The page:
Life’s Beginning

When Does Life Begin?

The news is often flooded with tragic stories of human beings being killed — from shootings to terrorist attacks — and there is an almost universal consensus that to kill innocent people is wrong.

However, is it the victims’ ages that makes the attacks wrong, or is it their humanity?

Clearly, whether a person is 50 years old, 18, or two is not what makes killing wrong. What matters is that the victim is human. Identifying the moment an individual person’s life begins also pinpoints when her human rights begin.

Science teaches us that a new human being begins at the moment of sperm-egg fusion, otherwise known as fertilization.[1] Sperm and egg, by themselves, only contain half the genetic material needed to form a human being.  When these cells fuse, however, a new individual who is genetically distinct from both parents comes into existence.  There is a wealth of testimony from medical texts which backs this up. [2]

Consider those who create life: whether a human being is created inside a lab via in vitro fertilization, or whether someone breeds horses on a farm, a female’s egg fertilized by the male’s sperm is required to create offspring.  Once fertilization occurs, a new organism of the same species as its parents is formed.

Since life begins at fertilization, an individual grows and develops between the moment of fertilization throughout adulthood. For example, prior to birth, a human being’s reproductive organs develop (in fact, female preborn children have early reproductive cells in their ovaries by 9 weeks post fertilization, or 11 weeks from a pregnant woman’s last menstrual period [3]).  After birth, the person’s reproductive organs continue to develop.  Although the individual is less developed at birth compared to adulthood, development does not determine a person’s humanity.

Consider for a moment, if life doesn’t begin at fertilization. The following are the alternatives:

  • Implantation — but that’s just a change in location from fallopian tube to uterus.
  • Heartbeat or brainwaves — but those are just developmental milestones.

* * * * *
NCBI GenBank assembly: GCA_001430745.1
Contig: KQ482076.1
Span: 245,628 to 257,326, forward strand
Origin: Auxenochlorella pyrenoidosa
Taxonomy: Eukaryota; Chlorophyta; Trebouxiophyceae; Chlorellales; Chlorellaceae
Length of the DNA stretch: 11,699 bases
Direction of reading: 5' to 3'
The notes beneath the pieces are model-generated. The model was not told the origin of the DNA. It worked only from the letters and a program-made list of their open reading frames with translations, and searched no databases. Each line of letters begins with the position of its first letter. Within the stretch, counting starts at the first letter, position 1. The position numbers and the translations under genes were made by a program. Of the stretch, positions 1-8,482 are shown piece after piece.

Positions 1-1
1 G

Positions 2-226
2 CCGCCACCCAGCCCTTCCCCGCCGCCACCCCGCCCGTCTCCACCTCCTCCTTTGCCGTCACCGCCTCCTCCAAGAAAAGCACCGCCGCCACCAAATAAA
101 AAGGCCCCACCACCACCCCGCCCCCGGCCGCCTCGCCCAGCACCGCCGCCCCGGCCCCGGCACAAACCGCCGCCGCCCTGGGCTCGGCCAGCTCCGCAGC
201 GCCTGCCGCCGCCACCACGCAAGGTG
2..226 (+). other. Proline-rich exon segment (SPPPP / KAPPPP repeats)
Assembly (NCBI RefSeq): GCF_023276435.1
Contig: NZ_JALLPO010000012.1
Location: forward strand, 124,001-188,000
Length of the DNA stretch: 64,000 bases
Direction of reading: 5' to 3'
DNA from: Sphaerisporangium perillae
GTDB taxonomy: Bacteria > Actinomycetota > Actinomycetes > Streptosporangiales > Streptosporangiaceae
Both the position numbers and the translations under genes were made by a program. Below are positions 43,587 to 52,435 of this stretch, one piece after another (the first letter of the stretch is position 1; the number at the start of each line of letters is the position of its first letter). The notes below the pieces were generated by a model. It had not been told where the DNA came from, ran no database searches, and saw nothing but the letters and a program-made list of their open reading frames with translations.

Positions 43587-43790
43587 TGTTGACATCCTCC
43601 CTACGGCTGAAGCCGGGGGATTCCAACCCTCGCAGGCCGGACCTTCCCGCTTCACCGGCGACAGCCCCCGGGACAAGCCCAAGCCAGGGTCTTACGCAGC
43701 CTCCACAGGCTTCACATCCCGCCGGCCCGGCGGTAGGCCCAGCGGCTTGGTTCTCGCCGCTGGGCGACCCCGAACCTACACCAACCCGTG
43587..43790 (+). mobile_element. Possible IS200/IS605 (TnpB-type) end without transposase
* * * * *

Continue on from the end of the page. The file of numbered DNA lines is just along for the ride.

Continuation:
• Pain sensation —but that’s another stage in development (which might never occur, such as for those with congenital insensitivity to pain [4]).
  • Consciousness — but that’s also a stage of development which can even change after birth (while sleeping, being in a coma, or under anesthetic).
  • Birth — but that’s just a change in location.

Life Begins at Conception

In short, a human life begins at fertilization.  After fertilization, a human being continues to develop.  Since “human rights” are grounded in being human[5]—not in a person’s age, level of development, or location — human embryos and fetuses have the same inalienable and universal right to life as human infants, toddlers, teenagers, and adults.

“But what about personhood?” some might ask. “If the embryo isn’t conscious, rational, or self-aware, doesn’t that mean it’s not a person?”

First, the right to life is grounded in the biological category of “human,” not in the legal or philosophical label of “person” (that’s why they’re called “human rights” and not “person rights”).

Second, humanity has an ugly history of defining the term “person” so as to exclude certain groups of humans.  If it’s wrong to deprive women, Black people, and Jews of their personhood based on the criteria of sex, skin color, and ethnicity/religion, it is also wrong to deprive the preborn of their personhood based on the criterion of age.

Third, the history of defining personhood based on features only some humans have explains why the UN has stipulated, in Article 6 [6] of its Universal Declaration of Human Rights (which was adopted shortly after the Holocaust), that human beings should automatically be considered persons. Therefore, since the preborn are humans, they ought to be labeled as persons.

Since all humans have the fundamental right to life, since the preborn are human, and since humans are persons, it is evident that abortion would always be wrong.

“But what about the hard cases?” some might ask. “What about rape, or if the woman’s life is in danger, or if there’s a poor prenatal diagnosis? Wouldn’t these be good exceptions that justify abortion?”

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[1] See medical textbooks such as “The Developing Human: Clinically Oriented Embryology, 7th Edition” by Keith L. Moore and “Langman’s Medical Embryology, 10th Edition” by T. W. Sadler.
[2] Ibid.
[5] Human Rights
[6] Human Rights